“Two roads diverged in a wood, and I, I took the one less traveled by, And that has made all the difference” ~ Robert Frost.
It amazes me to find astonishing places near my home, near major cities, which I’ve never heard of. Numinbah is such a place. Just last week, I was putting along the Gold Coast Hinterland towards Murwillumbah (heading south), when the land suddenly began to bulge and soar, become greener, wilder, softer. Pushed for time, I almost drove home along the highway, but decided at the last minute to take the long way, through backcountry roads (which I often do), and I’m glad I did.
Along my journey an old man shuffled across the road, causing me to almost stop my car. He, like the land about him, was in a world of his own and seemed to demand respect. Further along I saw a sign saying “the Natural Bridge”, realising, quite by accident, that this was the stunning formation I’d seen so many pictures of. I turned off the road that wound through forested mountains – which loomed like frozen sentinels guarding some secret Eden – and drove into Springbrook National Park.
About a kilometre off the road lies the carpark of the Natural Bridge – a waterfall that streams into a cave and joins another river. From the carpark, the waterfall is another kilometre walk, which heads down some stairs, along a path and through ancient subtropical rainforest. This entire area is part of arguably the most preserved caldera in the world. Deft explosions, fire, lava and molten rock forged this landscape, years ago, which is now covered by the Gondwana Rainforests of Australia.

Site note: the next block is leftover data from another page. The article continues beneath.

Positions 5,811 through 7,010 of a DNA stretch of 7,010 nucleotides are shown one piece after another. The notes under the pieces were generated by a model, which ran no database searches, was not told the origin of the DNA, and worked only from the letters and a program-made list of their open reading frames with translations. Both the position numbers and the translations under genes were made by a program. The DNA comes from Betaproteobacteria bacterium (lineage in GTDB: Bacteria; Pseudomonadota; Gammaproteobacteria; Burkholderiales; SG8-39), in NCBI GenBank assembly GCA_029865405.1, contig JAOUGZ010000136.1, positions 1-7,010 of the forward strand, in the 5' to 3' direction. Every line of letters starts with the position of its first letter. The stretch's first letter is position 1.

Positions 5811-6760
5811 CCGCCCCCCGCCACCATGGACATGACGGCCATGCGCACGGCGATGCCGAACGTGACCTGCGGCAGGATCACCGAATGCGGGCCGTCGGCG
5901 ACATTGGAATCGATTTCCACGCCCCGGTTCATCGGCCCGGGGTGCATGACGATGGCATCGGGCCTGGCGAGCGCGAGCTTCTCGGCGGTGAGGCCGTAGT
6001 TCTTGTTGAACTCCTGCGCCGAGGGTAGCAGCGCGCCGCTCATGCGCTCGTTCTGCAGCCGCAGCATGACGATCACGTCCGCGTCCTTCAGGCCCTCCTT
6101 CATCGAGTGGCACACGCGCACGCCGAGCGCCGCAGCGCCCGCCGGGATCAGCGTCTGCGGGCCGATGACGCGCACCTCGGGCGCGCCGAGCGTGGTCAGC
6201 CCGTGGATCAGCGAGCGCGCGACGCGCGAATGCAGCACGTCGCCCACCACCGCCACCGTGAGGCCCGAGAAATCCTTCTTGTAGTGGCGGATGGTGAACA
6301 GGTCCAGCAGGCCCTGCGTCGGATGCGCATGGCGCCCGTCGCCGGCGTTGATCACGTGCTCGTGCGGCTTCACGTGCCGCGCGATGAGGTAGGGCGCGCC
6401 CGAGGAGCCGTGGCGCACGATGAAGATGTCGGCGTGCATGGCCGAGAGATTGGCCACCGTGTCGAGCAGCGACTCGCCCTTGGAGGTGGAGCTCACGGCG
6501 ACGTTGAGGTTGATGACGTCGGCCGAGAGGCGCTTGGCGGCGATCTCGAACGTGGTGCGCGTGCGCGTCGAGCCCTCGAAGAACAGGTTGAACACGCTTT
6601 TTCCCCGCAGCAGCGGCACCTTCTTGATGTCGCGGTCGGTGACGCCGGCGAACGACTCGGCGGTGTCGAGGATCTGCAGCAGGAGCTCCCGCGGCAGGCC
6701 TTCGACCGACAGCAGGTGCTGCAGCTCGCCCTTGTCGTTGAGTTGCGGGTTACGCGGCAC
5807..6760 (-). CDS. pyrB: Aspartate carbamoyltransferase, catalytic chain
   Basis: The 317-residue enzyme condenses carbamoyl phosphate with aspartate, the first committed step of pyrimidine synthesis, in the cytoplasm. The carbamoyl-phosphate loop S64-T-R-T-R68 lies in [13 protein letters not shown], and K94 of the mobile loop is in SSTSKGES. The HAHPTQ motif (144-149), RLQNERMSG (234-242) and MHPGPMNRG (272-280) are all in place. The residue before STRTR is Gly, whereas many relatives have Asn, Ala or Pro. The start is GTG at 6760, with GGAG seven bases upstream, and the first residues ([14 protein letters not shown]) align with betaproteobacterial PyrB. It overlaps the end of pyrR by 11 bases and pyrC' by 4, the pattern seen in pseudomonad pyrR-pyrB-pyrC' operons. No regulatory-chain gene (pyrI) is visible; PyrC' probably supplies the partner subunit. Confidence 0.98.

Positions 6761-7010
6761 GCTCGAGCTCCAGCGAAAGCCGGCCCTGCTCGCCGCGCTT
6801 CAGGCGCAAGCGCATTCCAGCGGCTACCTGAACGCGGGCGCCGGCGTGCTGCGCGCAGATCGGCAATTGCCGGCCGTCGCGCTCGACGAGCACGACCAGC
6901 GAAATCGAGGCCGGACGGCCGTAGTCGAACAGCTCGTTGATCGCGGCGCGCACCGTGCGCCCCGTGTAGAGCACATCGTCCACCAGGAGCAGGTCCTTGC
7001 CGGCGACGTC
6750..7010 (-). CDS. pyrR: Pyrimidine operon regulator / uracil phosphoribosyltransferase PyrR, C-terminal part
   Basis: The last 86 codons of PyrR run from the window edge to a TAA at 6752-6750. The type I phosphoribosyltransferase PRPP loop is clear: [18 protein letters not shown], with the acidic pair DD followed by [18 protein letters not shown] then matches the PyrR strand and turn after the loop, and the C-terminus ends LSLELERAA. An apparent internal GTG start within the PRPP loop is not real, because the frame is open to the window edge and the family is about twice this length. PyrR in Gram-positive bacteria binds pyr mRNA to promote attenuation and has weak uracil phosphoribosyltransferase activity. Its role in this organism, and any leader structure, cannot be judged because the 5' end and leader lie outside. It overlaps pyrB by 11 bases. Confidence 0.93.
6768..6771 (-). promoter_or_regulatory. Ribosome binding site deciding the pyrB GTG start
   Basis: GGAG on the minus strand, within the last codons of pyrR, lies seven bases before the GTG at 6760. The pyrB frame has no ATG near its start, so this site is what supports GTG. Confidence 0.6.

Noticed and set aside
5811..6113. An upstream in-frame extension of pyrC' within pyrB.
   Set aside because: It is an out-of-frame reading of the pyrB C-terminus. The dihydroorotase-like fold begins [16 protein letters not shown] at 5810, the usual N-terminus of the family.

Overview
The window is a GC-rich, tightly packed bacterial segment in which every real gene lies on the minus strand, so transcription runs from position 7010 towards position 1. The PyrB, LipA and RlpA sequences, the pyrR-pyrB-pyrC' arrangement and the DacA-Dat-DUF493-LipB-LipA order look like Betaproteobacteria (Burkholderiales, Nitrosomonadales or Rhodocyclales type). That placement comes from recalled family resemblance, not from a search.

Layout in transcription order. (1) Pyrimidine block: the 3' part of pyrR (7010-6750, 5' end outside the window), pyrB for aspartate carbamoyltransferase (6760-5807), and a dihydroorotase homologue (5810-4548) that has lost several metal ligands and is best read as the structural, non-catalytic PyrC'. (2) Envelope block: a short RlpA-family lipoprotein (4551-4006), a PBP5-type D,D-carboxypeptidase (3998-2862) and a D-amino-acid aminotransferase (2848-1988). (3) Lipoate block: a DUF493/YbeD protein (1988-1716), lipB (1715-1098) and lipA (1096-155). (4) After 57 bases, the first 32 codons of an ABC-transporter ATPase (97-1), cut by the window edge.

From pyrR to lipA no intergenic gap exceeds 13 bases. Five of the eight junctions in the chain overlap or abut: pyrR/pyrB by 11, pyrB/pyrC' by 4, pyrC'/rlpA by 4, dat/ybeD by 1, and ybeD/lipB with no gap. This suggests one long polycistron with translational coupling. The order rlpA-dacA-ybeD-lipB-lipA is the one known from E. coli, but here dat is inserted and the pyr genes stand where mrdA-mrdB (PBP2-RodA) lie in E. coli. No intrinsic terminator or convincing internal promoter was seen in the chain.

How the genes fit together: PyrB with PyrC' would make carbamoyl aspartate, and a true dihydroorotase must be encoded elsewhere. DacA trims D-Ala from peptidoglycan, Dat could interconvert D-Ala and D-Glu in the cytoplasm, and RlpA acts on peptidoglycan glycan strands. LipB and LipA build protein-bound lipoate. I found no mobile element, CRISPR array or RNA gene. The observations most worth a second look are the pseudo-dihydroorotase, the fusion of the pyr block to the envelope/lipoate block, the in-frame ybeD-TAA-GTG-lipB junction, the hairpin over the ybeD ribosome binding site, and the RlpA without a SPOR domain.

Things to see
Breathing here feels like a unique privilege, it’s as if you’re inhaling a wondrous concoction of ancient herbs. Walk past hoop pines – ancestors of Jurassic conifers – and birds such as the eastern yellow robin, paradise riflebird and green catbird. Other locals include the rare fletcher’s frog and a horde of adventurous eels, the latter swimming from as far as Tasmania to reach these rivers. The area is also home to the indigenous Yugambeh people and has been for thousands of years.
The natural bridge itself is a marvel to look at, although there’s no longer swimming allowed beneath its light-filled tunnel, as it’s become a threat to another tribe of locals – glow worms. These cave dwellers radiate vividly, bringing the dark, scabrous ceiling to life. Tours can be arranged to see them in action at night, a time when you’re likely to hear the haunting shrill of the boobook owl.
The bridge’s emerald pool and celestial-looking waterfall lend it a divine beauty – it’s as if you’re immersed in the tranquil twists and turns of Lothlórien. It’s a good place to just sit, drop your guard and let your senses take over. Standing beneath the bridge, it’s wonderful seeing the light beam onto the waterfall, gradually disappear into the depths of the cave and fall brilliantly outside, all at once.
I sat and thought about how the waterfall pounded against the roof of the cave, patiently, unremittingly, for many years until the bridge formed. Driving home, these thoughts soon expired as I headed south across the Queensland border into NSW, as the scenery once again demanded my attention.
The Natural Bridge lies just one hour drive from the Gold Coast, an hour and a half from Byron Bay and an hour and forty-five minutes south of Brisbane. About a kilometre from the Natural Bridge there’s the Two Pines Cafe, where you can revitalise with some lunch and chat to the local kookaburras. There’s also numerous signs to retreats littered along the roadside (none of which I’ve yet stayed at) if you’re up for a lengthier visit.
Numinbah and the Natural Bridge are both wonderful places. I highly recommend a visit.